Formatting output of a script

This topic contains 6 replies, has 4 voices, and was last updated by  Liam Kemp 11 months, 1 week ago.

  • Author
    Posts
  • #54025

    Asrar
    Participant

    I have a disk space report generated as a CSV file/custom object . I want to highlight values that are less than 3 Gb in freespace. How can I achieve this

  • #54029

    Liam Kemp
    Participant

    Hi Asrar,
    Can you clarify – You have a CSV report generated by PowerShell, and you want to highlight the values when you open the CSV file. OR You have a CSV file generated by something, PowerShell or other, and you want to parse that with PowerShell to highlight the values inside the shell?

    I'm not sure if the first is possible with PowerShell, just by the nature of CSV files being text based – I don't know if they can store text colour information – my guess is no.

    The second option is definitely possible to either colour the lines in the shell.
    Or simply only return objects where the size is <3 Gb. This would be my preference, but you may have different requirements.

    $data = Import-CSV C:\drivespace.csv
    $data | Where-Object {$_.freespace -lt 3}

    Or something along those lines. Obviously you would need to adjust depending on how the size is displayed in the report.

    Liam

    • #54084

      Asrar
      Participant

      Hi Liam,

      I have the csv file generated from a Powershell script. I would like to parse this using powershell and then display in HTML or Excel.
      My code is

      if (($result = Read-host "Enter either c: or D: [default is C:]") -eq '') { $drive = "C:"} else {$drive = $result }
      
      $x = $hostnames | % { gwmi -cl win32_logicaldisk -computer $_ | ? { $_.deviceid -eq $drive } | select size, freespace, pscomputername }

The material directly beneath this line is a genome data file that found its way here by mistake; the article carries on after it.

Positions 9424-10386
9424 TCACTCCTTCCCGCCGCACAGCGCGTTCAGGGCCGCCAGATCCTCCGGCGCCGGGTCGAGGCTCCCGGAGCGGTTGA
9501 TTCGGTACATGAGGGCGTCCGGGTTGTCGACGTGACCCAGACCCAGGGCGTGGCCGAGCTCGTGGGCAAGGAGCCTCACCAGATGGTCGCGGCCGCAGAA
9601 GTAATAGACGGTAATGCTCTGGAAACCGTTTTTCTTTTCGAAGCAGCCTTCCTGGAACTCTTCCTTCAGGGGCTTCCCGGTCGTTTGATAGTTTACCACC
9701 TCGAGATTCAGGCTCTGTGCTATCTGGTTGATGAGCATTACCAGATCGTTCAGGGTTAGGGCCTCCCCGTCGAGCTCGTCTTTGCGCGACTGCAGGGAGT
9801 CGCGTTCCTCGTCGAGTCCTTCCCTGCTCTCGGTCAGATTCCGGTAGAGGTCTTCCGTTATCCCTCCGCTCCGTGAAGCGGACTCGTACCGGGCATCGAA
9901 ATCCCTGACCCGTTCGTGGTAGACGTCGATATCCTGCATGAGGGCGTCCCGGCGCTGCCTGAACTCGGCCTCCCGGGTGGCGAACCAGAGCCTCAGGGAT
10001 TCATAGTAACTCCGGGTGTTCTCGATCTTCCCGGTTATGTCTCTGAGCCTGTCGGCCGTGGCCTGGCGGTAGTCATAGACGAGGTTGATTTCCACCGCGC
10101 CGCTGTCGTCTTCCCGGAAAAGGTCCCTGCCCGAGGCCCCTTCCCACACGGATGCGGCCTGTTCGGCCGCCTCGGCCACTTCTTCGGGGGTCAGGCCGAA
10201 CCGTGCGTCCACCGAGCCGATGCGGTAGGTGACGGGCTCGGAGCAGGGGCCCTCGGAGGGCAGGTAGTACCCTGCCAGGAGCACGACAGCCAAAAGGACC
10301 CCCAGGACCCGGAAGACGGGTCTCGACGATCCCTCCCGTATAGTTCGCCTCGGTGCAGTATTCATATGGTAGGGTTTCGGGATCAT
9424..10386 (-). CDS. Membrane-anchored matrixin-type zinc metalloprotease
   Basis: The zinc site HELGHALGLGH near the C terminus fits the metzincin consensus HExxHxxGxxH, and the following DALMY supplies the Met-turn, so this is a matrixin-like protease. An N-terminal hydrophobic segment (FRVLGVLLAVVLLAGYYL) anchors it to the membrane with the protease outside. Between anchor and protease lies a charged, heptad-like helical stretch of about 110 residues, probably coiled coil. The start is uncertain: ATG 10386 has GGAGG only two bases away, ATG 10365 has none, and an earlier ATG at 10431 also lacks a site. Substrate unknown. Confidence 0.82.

$outfile = "$($env:userprofile)" + "\" + "DriveSpaceStats-$(get-date -f MMddyy-hhmmss).csv"
      $output1 = $x | % { "$($_.pscomputername) $(($_.size/1.0GB).ToString("#.##")) $(($_.freespace/1.0GB).ToString("#.##"))" }
      
      $output1 -replace "\s","," | out-file $outfile
      
  • #54041

    Rob Simmers
    Participant

    There are a lot of examples of building disk space reports with Powershell. Just do a search "Powershell Disk Space Report" and you'll find a lot of variations of generating reports in HTML, Excel and everything in between.

  • #54043

    Wilfredo Perez
    Participant

    Check out the ebook on Creating HTML Reports in PowerShell

  • #54086

    Liam Kemp
    Participant

    Hi Asrar,
    In that case I would definitely suggest checking out the eBook Wilfredo suggests, you will get much better results.
    https://www.gitbook.com/book/devopscollective/creating-html-reports-in-powershell/details

    However, if you want to do something quick and dirty – I'll walk you through my steps when I'm in a hurry – you should be able to work it around your script. You do need to understand a small amount of HTML to adjust it to your needs.
    I cant post the code here though as the HTML disappears in the comments – I'll find somewhere to put it up and link to it shortly

    Liam

    • This reply was modified 11 months, 1 week ago by  Liam Kemp. Reason: HTML didnt work in pre tags
    • This reply was modified 11 months, 1 week ago by  Liam Kemp. Reason: HTML Doesnt appear
  • #54089

    Liam Kemp
    Participant

    Basically,
    1 – I start by opening a table in the $body variable
    2 – Gather the information
    3 – loop through the drives
    4 – create an object out of the drive info – I use hash tables. Don Jones has a great article on building custom objects – https://technet.microsoft.com/en-us/magazine/hh750381.aspx
    5 – Using an If statement based on the amount of free space, I add table rows to the $body variable
    6 – Close the table
    7 – Convert it to HTML and save it into a file

    You should be able to adapt this to your needs. If you have a csv file look at importing the csv file.

    Liam

    • This reply was modified 11 months, 1 week ago by  Liam Kemp.

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